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“Winged” Eagle’s syndrome: neurophysiological findings in a rare cause of spinal accessory nerve palsy. Illustrative cases

Eric C Mitchell, Kitty Y Wu, Fawaz Siddiqi, John Yoo, Pavlo Ohorodnyk, Douglas Ross, and Thomas A Miller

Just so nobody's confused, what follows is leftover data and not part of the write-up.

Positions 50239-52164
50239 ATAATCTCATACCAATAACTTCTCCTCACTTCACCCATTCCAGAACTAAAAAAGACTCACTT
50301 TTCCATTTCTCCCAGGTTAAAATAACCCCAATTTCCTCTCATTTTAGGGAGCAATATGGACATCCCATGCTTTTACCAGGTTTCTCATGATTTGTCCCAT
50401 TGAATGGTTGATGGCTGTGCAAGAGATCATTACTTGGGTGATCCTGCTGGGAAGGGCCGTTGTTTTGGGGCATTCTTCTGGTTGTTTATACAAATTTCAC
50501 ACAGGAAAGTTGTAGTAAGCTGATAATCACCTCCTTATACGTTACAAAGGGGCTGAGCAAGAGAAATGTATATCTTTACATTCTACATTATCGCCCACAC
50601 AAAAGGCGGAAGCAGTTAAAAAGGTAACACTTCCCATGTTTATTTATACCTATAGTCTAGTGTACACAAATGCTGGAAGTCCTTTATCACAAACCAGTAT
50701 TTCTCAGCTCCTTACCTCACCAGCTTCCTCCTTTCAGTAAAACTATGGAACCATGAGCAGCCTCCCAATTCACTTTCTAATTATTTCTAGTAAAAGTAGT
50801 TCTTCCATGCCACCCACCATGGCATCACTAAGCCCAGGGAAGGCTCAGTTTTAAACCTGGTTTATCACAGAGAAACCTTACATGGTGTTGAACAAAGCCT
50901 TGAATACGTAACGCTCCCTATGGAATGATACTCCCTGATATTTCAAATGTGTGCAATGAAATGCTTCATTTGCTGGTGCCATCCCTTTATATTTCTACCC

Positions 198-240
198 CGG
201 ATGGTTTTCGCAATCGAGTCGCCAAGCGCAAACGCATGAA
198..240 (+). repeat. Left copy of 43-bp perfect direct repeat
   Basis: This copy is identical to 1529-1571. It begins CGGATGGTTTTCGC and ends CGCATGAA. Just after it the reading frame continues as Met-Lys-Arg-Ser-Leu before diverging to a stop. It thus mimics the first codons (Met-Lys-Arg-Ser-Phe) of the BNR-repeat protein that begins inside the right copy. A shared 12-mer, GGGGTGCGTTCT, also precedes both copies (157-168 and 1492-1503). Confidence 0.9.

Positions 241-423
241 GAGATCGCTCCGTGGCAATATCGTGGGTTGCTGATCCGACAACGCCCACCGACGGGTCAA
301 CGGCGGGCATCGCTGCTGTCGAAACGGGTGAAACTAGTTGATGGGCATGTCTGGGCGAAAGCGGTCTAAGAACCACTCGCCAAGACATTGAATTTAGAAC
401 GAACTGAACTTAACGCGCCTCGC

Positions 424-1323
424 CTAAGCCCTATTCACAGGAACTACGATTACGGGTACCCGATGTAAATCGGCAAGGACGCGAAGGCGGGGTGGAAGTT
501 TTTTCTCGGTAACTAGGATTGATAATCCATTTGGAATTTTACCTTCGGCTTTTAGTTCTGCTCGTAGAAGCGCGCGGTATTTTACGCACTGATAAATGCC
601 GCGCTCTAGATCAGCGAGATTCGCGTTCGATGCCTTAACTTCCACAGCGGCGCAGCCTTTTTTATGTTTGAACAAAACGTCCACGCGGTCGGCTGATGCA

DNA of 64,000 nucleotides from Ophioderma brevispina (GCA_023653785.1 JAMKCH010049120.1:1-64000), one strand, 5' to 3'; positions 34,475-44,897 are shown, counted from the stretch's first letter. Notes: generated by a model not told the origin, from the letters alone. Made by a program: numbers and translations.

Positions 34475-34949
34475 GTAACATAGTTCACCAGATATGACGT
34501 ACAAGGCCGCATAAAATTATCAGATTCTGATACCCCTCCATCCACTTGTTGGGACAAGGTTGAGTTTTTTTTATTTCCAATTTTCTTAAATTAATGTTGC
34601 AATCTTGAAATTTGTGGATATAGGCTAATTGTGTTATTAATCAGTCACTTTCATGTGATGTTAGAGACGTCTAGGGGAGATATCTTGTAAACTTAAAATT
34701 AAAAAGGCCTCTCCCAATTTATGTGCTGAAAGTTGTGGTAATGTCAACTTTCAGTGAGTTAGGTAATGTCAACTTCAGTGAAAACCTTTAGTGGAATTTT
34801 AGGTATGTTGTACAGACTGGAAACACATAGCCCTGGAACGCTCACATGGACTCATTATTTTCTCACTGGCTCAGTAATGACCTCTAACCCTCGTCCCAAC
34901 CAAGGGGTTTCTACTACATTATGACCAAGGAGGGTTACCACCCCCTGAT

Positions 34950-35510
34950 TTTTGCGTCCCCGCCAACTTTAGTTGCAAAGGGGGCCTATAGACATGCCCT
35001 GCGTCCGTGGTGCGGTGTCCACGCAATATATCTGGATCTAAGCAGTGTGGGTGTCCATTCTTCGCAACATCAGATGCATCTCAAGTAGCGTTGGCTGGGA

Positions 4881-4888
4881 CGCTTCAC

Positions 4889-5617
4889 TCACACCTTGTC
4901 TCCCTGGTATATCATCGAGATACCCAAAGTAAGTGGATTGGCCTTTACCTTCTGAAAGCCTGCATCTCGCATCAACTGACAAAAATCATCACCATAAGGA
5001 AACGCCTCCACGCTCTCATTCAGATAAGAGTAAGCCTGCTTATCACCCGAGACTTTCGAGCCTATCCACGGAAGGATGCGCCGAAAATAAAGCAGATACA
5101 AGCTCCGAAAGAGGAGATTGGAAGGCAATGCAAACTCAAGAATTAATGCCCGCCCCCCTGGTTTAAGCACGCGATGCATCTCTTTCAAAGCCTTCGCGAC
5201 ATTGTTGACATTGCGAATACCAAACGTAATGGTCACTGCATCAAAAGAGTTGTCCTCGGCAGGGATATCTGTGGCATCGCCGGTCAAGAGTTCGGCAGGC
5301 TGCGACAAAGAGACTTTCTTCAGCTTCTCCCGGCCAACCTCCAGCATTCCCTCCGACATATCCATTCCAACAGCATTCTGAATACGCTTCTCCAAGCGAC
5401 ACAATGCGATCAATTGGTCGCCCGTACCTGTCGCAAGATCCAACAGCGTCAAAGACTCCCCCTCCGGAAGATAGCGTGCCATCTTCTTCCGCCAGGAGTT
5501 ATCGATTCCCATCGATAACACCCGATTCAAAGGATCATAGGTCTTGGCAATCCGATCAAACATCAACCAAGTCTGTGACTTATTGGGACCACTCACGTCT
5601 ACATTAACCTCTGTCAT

the trapezius and sternocleidomastoid muscles, indicating a proximal compression point. Advanced imaging, such as CT with three-dimensional reconstruction and MRI, was helpful in excluding other causes of extrinsic SAN compression, such as a glomus tumor or meningioma. In these cases of SAN compression from an angulated or calcified styloid process, surgical decompression and styloidectomy led to good results with the recovery of trapezius function despite the prolonged degree of muscle atrophy. It is unclear if the patients will regain significant middle and